We Think Zeus Resources (ASX:ZEU) Can Afford To Drive Business Growth

Just because a business does not make any money, does not mean that the stock will go down. For example, although Amazon.com made losses for many years after listing, if you had bought and held the shares since 1999, you would have made a fortune. But while history lauds those rare successes, those that fail are often forgotten; who remembers Pets.com?

Given this risk, we thought we’d take a look at whether Zeus Resources (ASX:ZEU) shareholders should be worried about its cash burn. In this article, we define cash burn as its annual (negative) free cash flow, which is the amount of money a company spends each year to fund its growth. Let’s start with an examination of the business’s cash, relative to its cash burn.

View our latest analysis for Zeus Resources

How Long Is Zeus Resources’s Cash Runway?

You can calculate a company’s cash runway by dividing the amount of cash it has by the rate at which it is spending that cash. In June 2019, Zeus Resources had AU$1.5m in cash, and was debt-free. In the last year, its cash burn was AU$462k. Therefore, from June 2019 it had 3.3 years of cash runway. A runway of this length affords the company the time and space it needs to develop the business. You can see how its cash balance has changed over time in the image below.

ASX:ZEU Historical Debt, October 11th 2019
ASX:ZEU Historical Debt, October 11th 2019

How Is Zeus Resources’s Cash Burn Changing Over Time?

Because Zeus Resources isn’t currently generating revenue, we consider it an early-stage business. So while we can’t look to sales to understand growth, we can look at how the cash burn is changing to understand how expenditure is trending over time. With cash burn dropping by 18% it seems management feel the company is spending enough to advance its business plans at an appropriate pace. Admittedly, we’re a bit cautious of Zeus Resources due to its lack of significant operating revenues. So we’d generally prefer stocks from this list of stocks that have analysts forecasting growth.

How Hard Would It Be For Zeus Resources To Raise More Cash For Growth?

Even though it has reduced its cash burn recently, shareholders should still consider how easy it would be for Zeus Resources to raise more cash in the future. Issuing new shares, or taking on debt, are the most common ways for a listed company to raise more money for its business. Many companies end up issuing new shares to fund future growth. By looking at a company’s cash burn relative to its market capitalisation, we gain insight on how much shareholders would be diluted if the company needed to raise enough cash to cover another year’s cash burn.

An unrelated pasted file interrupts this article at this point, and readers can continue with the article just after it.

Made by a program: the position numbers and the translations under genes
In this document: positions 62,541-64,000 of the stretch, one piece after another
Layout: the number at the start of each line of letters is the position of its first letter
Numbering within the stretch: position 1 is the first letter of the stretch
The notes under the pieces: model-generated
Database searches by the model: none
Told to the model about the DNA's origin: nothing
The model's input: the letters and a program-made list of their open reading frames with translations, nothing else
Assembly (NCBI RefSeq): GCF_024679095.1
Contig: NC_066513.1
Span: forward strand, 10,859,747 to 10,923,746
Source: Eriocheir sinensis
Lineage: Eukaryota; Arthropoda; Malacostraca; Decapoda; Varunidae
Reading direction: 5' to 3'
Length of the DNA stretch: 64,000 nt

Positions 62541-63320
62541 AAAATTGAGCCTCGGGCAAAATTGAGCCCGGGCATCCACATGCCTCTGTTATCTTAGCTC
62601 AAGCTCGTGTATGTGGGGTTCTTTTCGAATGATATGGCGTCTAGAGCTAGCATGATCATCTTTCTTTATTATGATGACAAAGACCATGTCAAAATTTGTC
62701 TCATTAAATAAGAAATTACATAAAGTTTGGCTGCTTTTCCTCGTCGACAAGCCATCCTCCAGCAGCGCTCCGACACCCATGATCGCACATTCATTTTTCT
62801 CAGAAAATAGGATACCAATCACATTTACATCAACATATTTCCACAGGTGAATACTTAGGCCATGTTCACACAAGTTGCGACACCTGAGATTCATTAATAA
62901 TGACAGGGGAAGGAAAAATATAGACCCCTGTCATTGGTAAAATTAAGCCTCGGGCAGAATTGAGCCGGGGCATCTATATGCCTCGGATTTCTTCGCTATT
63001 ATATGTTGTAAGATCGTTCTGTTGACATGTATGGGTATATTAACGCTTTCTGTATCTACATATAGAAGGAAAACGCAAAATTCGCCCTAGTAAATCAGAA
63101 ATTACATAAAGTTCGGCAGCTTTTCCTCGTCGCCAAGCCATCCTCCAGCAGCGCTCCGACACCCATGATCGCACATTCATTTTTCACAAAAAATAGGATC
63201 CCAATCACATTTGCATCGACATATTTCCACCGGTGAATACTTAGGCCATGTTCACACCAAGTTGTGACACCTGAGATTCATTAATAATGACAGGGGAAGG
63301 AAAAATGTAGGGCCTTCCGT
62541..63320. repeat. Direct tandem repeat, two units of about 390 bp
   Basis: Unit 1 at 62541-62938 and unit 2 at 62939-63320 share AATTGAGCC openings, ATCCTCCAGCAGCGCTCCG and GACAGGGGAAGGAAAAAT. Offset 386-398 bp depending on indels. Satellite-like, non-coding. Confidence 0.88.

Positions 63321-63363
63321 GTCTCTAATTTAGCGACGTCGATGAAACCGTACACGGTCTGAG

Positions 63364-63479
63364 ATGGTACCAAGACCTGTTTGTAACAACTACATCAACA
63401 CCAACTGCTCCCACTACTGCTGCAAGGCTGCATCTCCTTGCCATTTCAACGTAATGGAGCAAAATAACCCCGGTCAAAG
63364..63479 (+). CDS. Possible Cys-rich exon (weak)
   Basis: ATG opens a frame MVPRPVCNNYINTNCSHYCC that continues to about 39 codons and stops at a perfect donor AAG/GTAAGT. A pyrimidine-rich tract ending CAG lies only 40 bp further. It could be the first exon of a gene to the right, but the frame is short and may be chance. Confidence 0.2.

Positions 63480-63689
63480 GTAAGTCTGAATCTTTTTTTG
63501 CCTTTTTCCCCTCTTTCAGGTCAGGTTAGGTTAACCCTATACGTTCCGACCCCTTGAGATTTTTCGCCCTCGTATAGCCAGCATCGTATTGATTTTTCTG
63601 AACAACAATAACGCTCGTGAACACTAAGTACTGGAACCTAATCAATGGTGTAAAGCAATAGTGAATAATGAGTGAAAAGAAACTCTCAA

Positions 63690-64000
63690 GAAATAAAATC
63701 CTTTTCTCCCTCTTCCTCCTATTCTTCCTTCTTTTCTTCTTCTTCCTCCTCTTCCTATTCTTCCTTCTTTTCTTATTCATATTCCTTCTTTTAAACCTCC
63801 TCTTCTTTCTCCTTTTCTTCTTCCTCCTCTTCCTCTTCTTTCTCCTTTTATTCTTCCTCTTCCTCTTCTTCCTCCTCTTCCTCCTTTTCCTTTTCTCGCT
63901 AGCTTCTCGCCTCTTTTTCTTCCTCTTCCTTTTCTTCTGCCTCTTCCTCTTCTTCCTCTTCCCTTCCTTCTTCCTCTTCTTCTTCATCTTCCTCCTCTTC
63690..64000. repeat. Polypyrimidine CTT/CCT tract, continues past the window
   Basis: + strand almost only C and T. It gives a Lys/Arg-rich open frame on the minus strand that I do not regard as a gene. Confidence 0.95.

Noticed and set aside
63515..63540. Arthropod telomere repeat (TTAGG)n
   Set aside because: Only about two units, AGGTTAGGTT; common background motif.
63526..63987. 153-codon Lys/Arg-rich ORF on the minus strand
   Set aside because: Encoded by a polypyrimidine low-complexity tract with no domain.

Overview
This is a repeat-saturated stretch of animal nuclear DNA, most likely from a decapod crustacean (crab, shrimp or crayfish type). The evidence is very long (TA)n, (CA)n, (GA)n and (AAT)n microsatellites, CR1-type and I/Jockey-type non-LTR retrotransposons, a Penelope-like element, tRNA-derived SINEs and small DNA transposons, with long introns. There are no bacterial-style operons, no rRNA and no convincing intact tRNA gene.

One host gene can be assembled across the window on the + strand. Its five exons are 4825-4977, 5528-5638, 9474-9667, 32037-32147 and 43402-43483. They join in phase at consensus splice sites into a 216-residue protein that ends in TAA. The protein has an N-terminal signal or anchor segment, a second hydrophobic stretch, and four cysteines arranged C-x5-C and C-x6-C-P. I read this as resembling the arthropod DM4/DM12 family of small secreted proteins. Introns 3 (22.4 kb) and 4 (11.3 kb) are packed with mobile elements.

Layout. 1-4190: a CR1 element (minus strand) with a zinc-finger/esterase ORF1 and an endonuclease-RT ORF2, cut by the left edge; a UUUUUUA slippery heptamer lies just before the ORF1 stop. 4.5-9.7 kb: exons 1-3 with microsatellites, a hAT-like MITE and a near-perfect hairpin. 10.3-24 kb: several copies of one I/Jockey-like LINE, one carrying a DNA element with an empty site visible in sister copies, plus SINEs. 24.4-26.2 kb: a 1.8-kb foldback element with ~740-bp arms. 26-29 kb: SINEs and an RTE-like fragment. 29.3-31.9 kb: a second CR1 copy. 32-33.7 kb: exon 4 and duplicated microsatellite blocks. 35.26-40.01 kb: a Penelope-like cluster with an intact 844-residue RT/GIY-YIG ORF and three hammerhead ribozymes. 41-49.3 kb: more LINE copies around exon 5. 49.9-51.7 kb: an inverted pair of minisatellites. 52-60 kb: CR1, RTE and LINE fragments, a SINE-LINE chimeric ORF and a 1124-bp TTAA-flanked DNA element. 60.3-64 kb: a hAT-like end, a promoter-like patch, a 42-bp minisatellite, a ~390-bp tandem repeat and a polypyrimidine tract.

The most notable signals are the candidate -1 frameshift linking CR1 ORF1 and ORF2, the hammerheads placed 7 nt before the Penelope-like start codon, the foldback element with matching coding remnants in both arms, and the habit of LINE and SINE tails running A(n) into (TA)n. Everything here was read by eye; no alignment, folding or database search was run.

Since it has a market capitalisation of AU$1.4m, Zeus Resources’s AU$462k in cash burn equates to about 32% of its market value. That’s fairly notable cash burn, so if the company had to sell shares to cover the cost of another year’s operations, shareholders would suffer some costly dilution.

How Risky Is Zeus Resources’s Cash Burn Situation?

Even though its cash burn relative to its market cap makes us a little nervous, we are compelled to mention that we thought Zeus Resources’s cash runway was relatively promising. Based on the factors mentioned in this article, we think its cash burn situation warrants some attention from shareholders, but we don’t think they should be worried. We think it’s very important to consider the cash burn for loss making companies, but other considerations such as the amount the CEO is paid can also enhance your understanding of the business. You can click here to see what Zeus Resources’s CEO gets paid each year.

Of course Zeus Resources may not be the best stock to buy. So you may wish to see this free collection of companies boasting high return on equity, or this list of stocks that insiders are buying.

We aim to bring you long-term focused research analysis driven by fundamental data. Note that our analysis may not factor in the latest price-sensitive company announcements or qualitative material.

If you spot an error that warrants correction, please contact the editor at editorial-team@simplywallst.com. This article by Simply Wall St is general in nature. It does not constitute a recommendation to buy or sell any stock, and does not take account of your objectives, or your financial situation. Simply Wall St has no position in the stocks mentioned. Thank you for reading.